Saturday, February 09, 2013


When we think back to what Republicans were doing in early 2009, just after Barack Obama was inaugurated, it's easy to forget that important members of the party seemed inclined to go somewhat moderate, at least in terms of style, in an attempt to win back voters. This happened in May 2009:
Pizza Party

Mitt Romney, Jeb Bush, and Eric Cantor experiment with bottom-up Republicanism.

It's Saturday morning at a pizzeria in Arlington, Va., and the Republican Party may have just discovered the key to its comeback. "Free pizza for everybody all day!" jokes Mitt Romney, perched on a stool next to House Minority Whip Eric Cantor and former Gov. Jeb Bush....

Drumming up new solutions is the mission of the National Council for a New America, a coalition of Republican leaders announced last week and led by Cantor. In the coming months, top leaders will travel around the country soliciting ideas from average Americans....

For the kickoff event, a few dozen local Republicans -- including names like Grover Norquist -- packed into Pie-tanza, a small restaurant in a suburban strip mall, to see Romney, Cantor, and Bush discuss the GOP's future.

The conversation steered clear of hot-button issues like gay marriage and immigration, focusing instead on the economy, health care, and education....
Sounds like early 2013, doesn't it? In place of Romney, you've got this year's presidential aspirants, Bobby Jindal and Marco Rubio, making outreach noises. In place of Eric Cantor, you've got, um, Eric Cantor.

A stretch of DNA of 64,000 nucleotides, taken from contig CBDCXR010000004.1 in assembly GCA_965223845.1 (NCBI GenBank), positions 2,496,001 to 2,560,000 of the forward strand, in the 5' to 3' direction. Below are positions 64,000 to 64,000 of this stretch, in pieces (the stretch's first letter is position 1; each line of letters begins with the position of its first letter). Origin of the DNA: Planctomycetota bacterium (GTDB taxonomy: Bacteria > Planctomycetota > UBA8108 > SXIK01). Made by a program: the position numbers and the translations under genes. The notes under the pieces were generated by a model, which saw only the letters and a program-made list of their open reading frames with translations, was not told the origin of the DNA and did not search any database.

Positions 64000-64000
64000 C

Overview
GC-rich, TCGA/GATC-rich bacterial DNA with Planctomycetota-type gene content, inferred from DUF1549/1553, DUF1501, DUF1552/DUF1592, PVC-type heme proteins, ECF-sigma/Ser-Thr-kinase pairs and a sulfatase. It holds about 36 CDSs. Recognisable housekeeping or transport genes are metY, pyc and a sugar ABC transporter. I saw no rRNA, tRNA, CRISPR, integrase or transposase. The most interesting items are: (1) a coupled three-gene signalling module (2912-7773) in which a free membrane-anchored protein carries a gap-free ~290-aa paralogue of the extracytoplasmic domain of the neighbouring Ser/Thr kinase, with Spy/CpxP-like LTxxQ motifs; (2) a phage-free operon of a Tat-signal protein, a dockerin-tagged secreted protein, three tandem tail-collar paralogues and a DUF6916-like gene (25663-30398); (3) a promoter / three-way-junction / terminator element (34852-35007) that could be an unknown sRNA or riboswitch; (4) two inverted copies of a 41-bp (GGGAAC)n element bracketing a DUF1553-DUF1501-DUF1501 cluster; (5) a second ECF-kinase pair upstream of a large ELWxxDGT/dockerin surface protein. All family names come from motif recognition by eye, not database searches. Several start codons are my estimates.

But that's not what we remember about Republicans in 2009. What we remember is a big group of angry, intransigent folks in Medicare scooters and tricorn hats waving Obama-as-Hitler pictures and creating the sense that what elected Republicans were actually in the process of doing -- impeding Obama as much as possible -- was a stance with broad popular support.

I think 2013 and 2014 are going to be a semi-rerun of 2009 and 2010. Reporters are being distracted by the shiny object of moderate-sounding pronouncements from presidential wannabes, and by Fox News dumping Sarah Palin and Dick Morris (never mind the fact that Fox is still welcoming the likes of Ann Coulter and Donald Trump, and offering a platform for the tirades of Ted Nugent).

The biggest differences between 2013 and 2009 seem to be that the right isn't sending an angry army out into the streets, and that the GOP feels it can't be quite so blatant about its efforts to render Obama incapable of governing.

So Republicans are picking their battles -- and they clearly seem to feel that since ordinary Americans don't have a personal stake in the fate of presidential appointees, the GOP can bottle up or slow-walk nearly every confirmation process. (OK, not the one Republicans thought was going to open up a winnable Senate seat.) To Susan Rice, Chuck Hagel, and Richard Cordray, add the name Jack Lew:
An investment Jack Lew made in the Cayman Islands has been flagged as an issue in the Treasury secretary nominee's vetting by the Senate Finance Committee, according to multiple sources close to the confirmation process.